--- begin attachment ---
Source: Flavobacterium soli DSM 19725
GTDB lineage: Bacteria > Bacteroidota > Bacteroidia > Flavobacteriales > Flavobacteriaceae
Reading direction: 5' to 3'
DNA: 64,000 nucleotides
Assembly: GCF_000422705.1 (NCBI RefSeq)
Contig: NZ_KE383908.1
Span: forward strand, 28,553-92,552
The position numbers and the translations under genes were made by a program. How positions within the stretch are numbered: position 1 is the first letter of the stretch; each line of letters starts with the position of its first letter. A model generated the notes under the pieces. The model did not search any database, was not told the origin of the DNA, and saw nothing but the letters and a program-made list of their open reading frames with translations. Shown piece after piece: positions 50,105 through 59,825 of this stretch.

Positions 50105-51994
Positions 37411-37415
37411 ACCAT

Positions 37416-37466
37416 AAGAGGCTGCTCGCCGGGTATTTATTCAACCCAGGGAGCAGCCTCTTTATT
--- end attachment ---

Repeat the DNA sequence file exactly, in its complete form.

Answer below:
Source: Flavobacterium soli DSM 19725
GTDB lineage: Bacteria > Bacteroidota > Bacteroidia > Flavobacteriales > Flavobacteriaceae
Reading direction: 5' to 3'
DNA: 64,000 nucleotides
Assembly: GCF_000422705.1 (NCBI RefSeq)
Contig: NZ_KE383908.1
Span: forward strand, 28,553-92,552
The position numbers and the translations under genes were made by a program. How positions within the stretch are numbered: position 1 is the first letter of the stretch; each line of letters starts with the position of its first letter. A model generated the notes under the pieces. The model did not search any database, was not told the origin of the DNA, and saw nothing but the letters and a program-made list of their open reading frames with translations. Shown piece after piece: positions 50,105 through 59,825 of this stretch.

Positions 50105-51994
Positions 37411-37415
37411 ACCAT

Positions 37416-37466
37416 AAGAGGCTGCTCGCCGGGTATTTATTCAACCCAGGGAGCAGCCTCTTTATT